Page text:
We’re very fortunate at Big Think to have so many great thinkers and writers in our midst, and the woman of the moment right now is Maria Konnikova, author of the Artful Choice blog who took a timeout to write the forthcoming book, Mastermind: How to Think Like Sherlock Holmes, due out in January.
Steven Pinker calls Mastermind “a delightful tour of the science of memory, creativity, and reasoning, illustrated with the help of history’s most famous reasoner, Sherlock Holmes himself.”
Konnikova gives us a sneak preview in an op-ed in today’s New York Times, that we highly recommend.
Here’s a brief tease:
His approach to thought captures the very thing that cognitive psychologists mean when they say mindfulness.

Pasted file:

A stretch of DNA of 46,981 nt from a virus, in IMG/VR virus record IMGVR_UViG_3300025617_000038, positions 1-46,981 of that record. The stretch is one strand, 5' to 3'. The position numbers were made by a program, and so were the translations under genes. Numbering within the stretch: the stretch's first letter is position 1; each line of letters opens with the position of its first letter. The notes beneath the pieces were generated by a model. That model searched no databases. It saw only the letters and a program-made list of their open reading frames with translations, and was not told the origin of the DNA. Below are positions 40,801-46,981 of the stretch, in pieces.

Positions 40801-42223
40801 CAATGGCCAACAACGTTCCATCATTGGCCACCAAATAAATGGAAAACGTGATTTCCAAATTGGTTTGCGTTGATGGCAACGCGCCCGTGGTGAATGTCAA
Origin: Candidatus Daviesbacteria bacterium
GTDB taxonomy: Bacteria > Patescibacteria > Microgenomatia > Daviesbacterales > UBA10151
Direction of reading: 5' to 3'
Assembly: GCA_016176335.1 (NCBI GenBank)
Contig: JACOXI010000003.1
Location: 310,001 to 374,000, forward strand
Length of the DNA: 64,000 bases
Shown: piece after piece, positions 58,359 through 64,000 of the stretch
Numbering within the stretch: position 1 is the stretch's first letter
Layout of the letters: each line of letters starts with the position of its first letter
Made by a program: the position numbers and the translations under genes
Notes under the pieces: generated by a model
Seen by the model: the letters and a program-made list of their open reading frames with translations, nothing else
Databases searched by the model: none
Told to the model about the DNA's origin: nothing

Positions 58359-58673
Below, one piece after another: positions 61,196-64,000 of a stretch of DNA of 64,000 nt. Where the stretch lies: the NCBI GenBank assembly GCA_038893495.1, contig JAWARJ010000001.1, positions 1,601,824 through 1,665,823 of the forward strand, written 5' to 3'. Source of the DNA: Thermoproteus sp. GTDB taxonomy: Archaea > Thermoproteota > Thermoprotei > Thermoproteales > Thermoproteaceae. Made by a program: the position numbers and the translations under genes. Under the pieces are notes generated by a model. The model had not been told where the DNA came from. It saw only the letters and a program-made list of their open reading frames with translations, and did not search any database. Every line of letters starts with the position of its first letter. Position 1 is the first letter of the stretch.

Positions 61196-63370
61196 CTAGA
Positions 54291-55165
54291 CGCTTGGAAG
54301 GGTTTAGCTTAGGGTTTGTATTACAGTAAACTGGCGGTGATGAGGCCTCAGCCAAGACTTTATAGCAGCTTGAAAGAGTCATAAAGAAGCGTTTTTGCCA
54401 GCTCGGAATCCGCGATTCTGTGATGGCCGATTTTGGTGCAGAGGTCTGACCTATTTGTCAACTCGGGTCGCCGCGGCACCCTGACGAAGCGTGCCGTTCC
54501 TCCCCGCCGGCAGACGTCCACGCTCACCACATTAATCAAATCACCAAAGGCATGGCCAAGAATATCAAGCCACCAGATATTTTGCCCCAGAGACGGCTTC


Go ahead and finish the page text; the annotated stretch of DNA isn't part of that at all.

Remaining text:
Though the concept originates in ancient Buddhist, Hindu and Chinese traditions, when it comes to experimental psychology, mindfulness is less about spirituality and more about concentration: the ability to quiet your mind, focus your attention on the present, and dismiss any distractions that come your way. The formulation dates from the work of the psychologist Ellen Langer, who demonstrated in the 1970s that mindful thought could lead to improvements on measures of cognitive function and even vital functions in older adults.
Now we’re learning that the benefits may reach further still, and be more attainable, than Professor Langer could have then imagined. Even in small doses, mindfulness can effect impressive changes in how we feel and think — and it does so at a basic neural level.
Read it here.
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